Hi all. Here’s how I see baseball on this Tuesday, June 28.
As this column will be published late, I’ll dispense with the usual recounting of last night’s MLB games.
Up to now the Arizona Wildcats have won 4 national championships at the College World Series in Omaha. Their fifth is a win away after a 3-0 shutout win over Coastal Carolina who have never been to Omaha. In a situation where neither team had its best pitching, JC Cloney stepped up big for the Wildcats with a 4-hit shutout of the foe from Myrtle Beach. He had pitched 7 shutout innings against UC Santa Barbara on Wednesday in a rain-soaked contest the Wildcats won. Coastal turned to Zach Hopeck who hadn’t seen a ton of action recently. Cody Ramer led off with a double and scored on an RBI base knock from Ryan Aguilar. Hopeck, on his mettle struck out Jared Oliva and Alfonso Rivas to keep it at 1-0 for the moment. He would escape a tight spot unharmed with Wildcats on second and third and none out in the third. He survived into the 7th with the score still 1-0. When Hopeck left, runner Cesar Salazar was on second. After a wild pitch and a walk by reliever Cole Schaefer, Zack Gibbons hit a scoring fly ball on which Ramer took second. Aguilar drove him home on a single ending the scoring.
So, have you asked yourself what a Chanticleer is, when you’ve seen Coastal play? Their nickname comes from the rooster of the same name in Chaucer’s “Canterbury Tales.” The team had been called the Trojans up until the early 1960’s. At that time they were part of the University of South Carolina. A movement got started among students and teachers alike to change the name to something closer to South Carolina’s Gamecock, so Chanticleer was selected.
Ron Mahay (pronounced MayHay) is 45 today. The Illinois native might not have gotten mentioned if I hadn’t broadcast his games with New Britain. He was an outfielder and couldn’t hit a lick when we saw him. Who knew he’d have a 14-year major league career as a lefty pitcher. Amazingly he was 27-12 in that time. He was with 8 teams all told but his longest stretch was with the Texas Rangers, where he pitched from 2003-07. He’s been a Dodgers scout since 2013. He was a replacement player during the strike in 1994-95, and as such can’t join the union. He and Mark Teixeira were traded from Texas to Atlanta in 2007 ending his longest stretch with any team.
Mark Grace is 52 today. He put up a .303 lifetime average and over 2400 hits between 1988 and 2003. He was with the Cubs until 2000 and played the last 3 seasons of his career with the Diamondbacks including 2001 when they took the World Series from the Yankees in 7. As a Cub he was in the playoffs in 1989 and 1998. He was an All-Star 3 times, all while playing for the Cubs. He was lightly regarded coming out of San Diego State, as the Cubs only took him in the 24th round of the 1985 draft, but he was in the show in 3 years. After retiring he broadcast for Arizona on TV from 2004-2012, and with Fox from 2007-2011. He is now a coach. He is banned from appearing on the Jim Rome show for making the most controversial remark ever on that show laden with controversial statements. I can’t quote it, but the jist of it was that Jim Rome’s oldest son looks like both Rome and Grace played a part in his conception, shall I say. Another beauty that could have gotten Grace banned was when he defined a ‘Slumpbuster.” That is a really_ ugly girl that a player would sleep with if he were trying to bust out of a batting slump. Bedding such a girl was also called in Mark Grace’s words “Jumping on a grenade.”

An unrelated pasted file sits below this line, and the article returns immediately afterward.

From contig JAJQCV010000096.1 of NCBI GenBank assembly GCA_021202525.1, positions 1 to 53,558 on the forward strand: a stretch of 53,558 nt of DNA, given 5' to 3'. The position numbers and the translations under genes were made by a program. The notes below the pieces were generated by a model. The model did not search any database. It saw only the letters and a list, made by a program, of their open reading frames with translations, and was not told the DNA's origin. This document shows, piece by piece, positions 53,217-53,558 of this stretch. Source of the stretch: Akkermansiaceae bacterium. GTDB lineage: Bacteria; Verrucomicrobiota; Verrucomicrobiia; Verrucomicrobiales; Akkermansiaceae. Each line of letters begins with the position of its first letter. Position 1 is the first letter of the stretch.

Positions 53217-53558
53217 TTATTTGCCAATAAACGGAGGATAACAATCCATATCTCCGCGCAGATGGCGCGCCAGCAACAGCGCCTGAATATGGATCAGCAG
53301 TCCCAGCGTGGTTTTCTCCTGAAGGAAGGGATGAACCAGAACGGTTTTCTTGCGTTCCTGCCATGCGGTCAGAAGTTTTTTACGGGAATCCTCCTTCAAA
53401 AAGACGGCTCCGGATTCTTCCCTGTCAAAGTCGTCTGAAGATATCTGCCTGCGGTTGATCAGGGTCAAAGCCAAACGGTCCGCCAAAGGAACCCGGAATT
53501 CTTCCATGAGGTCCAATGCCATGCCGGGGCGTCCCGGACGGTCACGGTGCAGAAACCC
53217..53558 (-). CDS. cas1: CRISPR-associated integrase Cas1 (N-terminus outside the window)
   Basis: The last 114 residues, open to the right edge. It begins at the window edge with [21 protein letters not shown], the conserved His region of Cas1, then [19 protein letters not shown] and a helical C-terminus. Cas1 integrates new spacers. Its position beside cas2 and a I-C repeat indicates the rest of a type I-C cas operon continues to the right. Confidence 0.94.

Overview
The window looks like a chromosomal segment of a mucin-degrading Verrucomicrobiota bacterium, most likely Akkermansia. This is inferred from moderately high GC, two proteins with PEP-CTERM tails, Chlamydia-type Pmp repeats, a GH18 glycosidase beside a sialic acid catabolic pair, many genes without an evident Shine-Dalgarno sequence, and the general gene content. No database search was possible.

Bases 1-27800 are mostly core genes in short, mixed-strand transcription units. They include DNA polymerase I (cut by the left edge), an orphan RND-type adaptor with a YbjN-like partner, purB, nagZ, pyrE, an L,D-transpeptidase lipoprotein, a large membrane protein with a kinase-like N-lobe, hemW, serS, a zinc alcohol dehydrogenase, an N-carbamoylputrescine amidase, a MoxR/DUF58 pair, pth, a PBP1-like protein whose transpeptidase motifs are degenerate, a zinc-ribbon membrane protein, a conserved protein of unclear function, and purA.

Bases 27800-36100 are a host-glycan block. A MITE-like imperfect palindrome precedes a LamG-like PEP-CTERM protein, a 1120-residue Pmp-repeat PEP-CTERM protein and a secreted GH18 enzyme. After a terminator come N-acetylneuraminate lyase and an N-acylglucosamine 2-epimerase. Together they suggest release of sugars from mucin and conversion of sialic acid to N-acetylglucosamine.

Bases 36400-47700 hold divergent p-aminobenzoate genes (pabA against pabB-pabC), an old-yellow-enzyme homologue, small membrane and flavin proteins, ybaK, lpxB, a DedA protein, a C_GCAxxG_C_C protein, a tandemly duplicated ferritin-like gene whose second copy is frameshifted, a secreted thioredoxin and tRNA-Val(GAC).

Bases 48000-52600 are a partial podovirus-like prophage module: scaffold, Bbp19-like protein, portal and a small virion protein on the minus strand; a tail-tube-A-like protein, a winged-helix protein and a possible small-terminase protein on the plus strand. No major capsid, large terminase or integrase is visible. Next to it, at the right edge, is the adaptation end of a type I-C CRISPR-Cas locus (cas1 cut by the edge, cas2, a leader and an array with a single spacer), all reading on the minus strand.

Don Baylor, one of the great DH’s of his day is 67 today. He was the Orioles’ second-round draft choice in 1967 when the draft was still new. He was a Texas high school kid, and that being considered it’s amazing he was in the show just 3 years later. He lasted until the end of 1988 with the Oakland A’s, hitting .260 with over 300 home runs when they weren’t as easy to come by as they would be with the introduction of steroids. He managed the Rockies from the inception in 1993 until 1998 and the Cubs from 2000-2002. He was an All-Star and league MVP in 1979 as the Angels lost the ALCS to his old team the Orioles. With the Red Sox he was on the losing side of the 1986 World Series to the Mets. His Twins won the World Series in 1987 and with Oakland his team lost in 5 to the Dodgers a year later. Only one other man, Eric Hinske has been in 3 World Series in a row with 3 different teams. He coached until being tagged to manage the Rockies, with whom he took league manager of the year honors in 1995, guiding them to a rare playoff appearance. He was a coach as late as 2015 with the Angels, though in that capacity he broke a leg catching a ceremonial pitch from Vladimir Guerrero.
Al Downing, best known for giving up Hank Aaron’s 715th home run is 75 today. He’s originally from Trenton, a line drive single from where I write these pieces. He broke in with the Yankees at age 20 in 1961 and lasted until 1977, finishing with the Dodgers. In that time he put up a 123-107 record. He was with the Yankees through 1969, split 1970 between Oakland and Milwaukee, then joined the Dodgers. He led his lead in strikeouts in 1964 and was an All-Star in 1967, both when he was a Yankee. He pitched 2 innings in that amazing All-Star game that went 15 innings. He had never won 20 games as a Yankee, but did so in his first season in Los Angeles. He was in 3 World Series-all losses, in 1963, 1964 and 1974. He broadcast regularly on Dodgers’ cable-TV from 1980-87, then off and on through the 1990’s before a one-year return in 2005.0